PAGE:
Based on these data, we have initiated an expansion cohort that includes two arms evaluating SY-5609 in combination with chemotherapy for the treatment of pancreatic cancer. Following completion of safety lead-ins, we expect to enroll approximately 50 patients with metastatic pancreatic cancer, with one arm evaluating SY-5609 in combination with gemcitabine in patients in first or second relapse who have progressed following treatment with the chemotherapy regimen known as FOLFIRINOX, and another arm exploring a SY-5609 in combination with gemcitabine and nab-paclitaxel in patients following first relapse after FOLFIRINOX. SY-5609 will be administered 7d on/7d off at a starting dose of 4 mg. in the gemcitabine combination arm, and the combination agents will be administered at the approved doses. The study will evaluate safety and tolerability, as well as efficacy measures such as disease control rate and progression free survival. We expect to report clinical activity data of SY-5609 in combination with chemotherapy from the safety lead-in portion of the trial in the second half of 2022.

Given the current financing environment, we have deprioritized our planned evaluation of SY-5609 in hematologic malignancies.

In August 2021, we announced entry into a clinical supply agreement with Roche, pursuant to which we agreed to supply SY-5609 for a combination dosing cohort with atezolizumab in Roche's ongoing Phase 1/1b INTRINSIC trial, which is evaluating multiple targeted therapies or immunotherapy, including atezolizumab, as single agents or in rational specified combinations in molecularly defined subsets of colorectal cancer patients. SY-5609 will be evaluated in combination with atezolizumab in patients with BRAF-mutant disease, and Roche plans for this arm of the trial to be open for enrollment in the first half of 2022. Under the terms of the agreement, Roche will sponsor and conduct the Phase 1/1b study to evaluate the safety, tolerability and preliminary efficacy of the combination of SY-5609 and atezolizumab and will assume all costs associated with the study. In exchange for providing SY-5609, we will receive access to the data on SY-5609 in combination with atezolizumab. We retain all rights to SY-5609.

Financial Operations Overview

Revenue

To date, we have not generated any revenue from product sales and do not expect to generate any revenue from product sales for the foreseeable future. For the three months ended March 31, 2022 and 2021, we recognized $5.5 million and $4.8 million of revenue, of which $5.1 million and $4.0 million was related to our collaboration with GBT and $0.4 million and $0.8 million to our collaboration with Incyte, respectively.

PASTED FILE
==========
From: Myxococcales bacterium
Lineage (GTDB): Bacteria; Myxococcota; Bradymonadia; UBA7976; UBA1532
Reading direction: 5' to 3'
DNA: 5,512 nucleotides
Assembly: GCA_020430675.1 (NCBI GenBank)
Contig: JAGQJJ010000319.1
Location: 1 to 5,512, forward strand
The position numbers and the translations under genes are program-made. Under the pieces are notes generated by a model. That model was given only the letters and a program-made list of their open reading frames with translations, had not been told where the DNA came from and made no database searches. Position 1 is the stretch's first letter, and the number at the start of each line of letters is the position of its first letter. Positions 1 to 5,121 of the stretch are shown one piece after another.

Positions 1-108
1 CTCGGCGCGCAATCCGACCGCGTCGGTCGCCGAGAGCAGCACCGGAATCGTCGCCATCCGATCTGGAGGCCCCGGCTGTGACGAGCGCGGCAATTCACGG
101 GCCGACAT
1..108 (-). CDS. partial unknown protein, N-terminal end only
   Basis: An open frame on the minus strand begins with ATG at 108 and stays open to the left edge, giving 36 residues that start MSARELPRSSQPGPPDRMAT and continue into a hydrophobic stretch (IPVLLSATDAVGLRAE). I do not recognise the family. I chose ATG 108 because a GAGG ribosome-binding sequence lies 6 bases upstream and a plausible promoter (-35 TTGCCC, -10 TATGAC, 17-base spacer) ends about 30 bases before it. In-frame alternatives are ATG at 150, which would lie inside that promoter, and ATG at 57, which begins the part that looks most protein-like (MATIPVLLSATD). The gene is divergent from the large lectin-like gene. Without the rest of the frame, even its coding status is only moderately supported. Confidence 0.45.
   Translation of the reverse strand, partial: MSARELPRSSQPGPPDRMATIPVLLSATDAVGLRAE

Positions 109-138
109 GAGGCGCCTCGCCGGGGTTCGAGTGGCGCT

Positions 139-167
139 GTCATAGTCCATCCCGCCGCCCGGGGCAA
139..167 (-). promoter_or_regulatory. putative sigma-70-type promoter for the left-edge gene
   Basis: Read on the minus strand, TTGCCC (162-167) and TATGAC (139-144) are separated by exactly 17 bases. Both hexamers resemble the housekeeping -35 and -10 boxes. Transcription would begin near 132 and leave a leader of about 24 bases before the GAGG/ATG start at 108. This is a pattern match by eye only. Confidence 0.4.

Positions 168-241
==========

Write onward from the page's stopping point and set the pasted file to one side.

Expenses

Research and Development Expenses

Research and development expenses consist primarily of costs incurred for our research activities, including development of our gene control platform and the development of our product candidates, which include:

stock-based compensation expense;

external costs of funding activities performed by third parties that conduct research and development on our behalf and of purchasing supplies used in designing, developing and manufacturing preclinical study and clinical trial materials;

consulting, licensing and professional fees related to research and development activities; and

facilities costs, depreciation and amortization and other expenses, which include direct and allocated expenses for rent and maintenance of facilities, insurance and other operating costs.

Research and development costs are expensed as incurred. Nonrefundable advance payments made to vendors for goods or services that will be received in the future for use in research and development activities are deferred and capitalized, even when there is no alternative future use for the research and development, until related goods or services are provided.

We typically use our employee, consultant and infrastructure resources across our research and development programs. We track outsourced development costs by product candidate or development program, but we do not allocate personnel costs, other internal costs or certain external consultant costs to specific product candidates or development programs.

The following table summarizes our external research and development expenses by program, as well as expenses not allocated to programs, for the three months ended March 31, 2022 and 2021 (in thousands):







                                                                      Three Months Ended
                                                                          March 31,
                                                                   2022                2021
        Tamibarotene external costs                            $       6,096       $      4,512
        SY-5609 and other CDK7 program external costs                  2,670              3,106
        SY-2101 program external costs                                 1,662                767
        Other research and platform program external costs             4,285              3,351
        Employee-related expenses, including stock-based
        compensation                                                   8,681              6,710
        Facilities and other expenses                                  1,777              1,583
        Total research and development expenses                $      25,171       $     20,029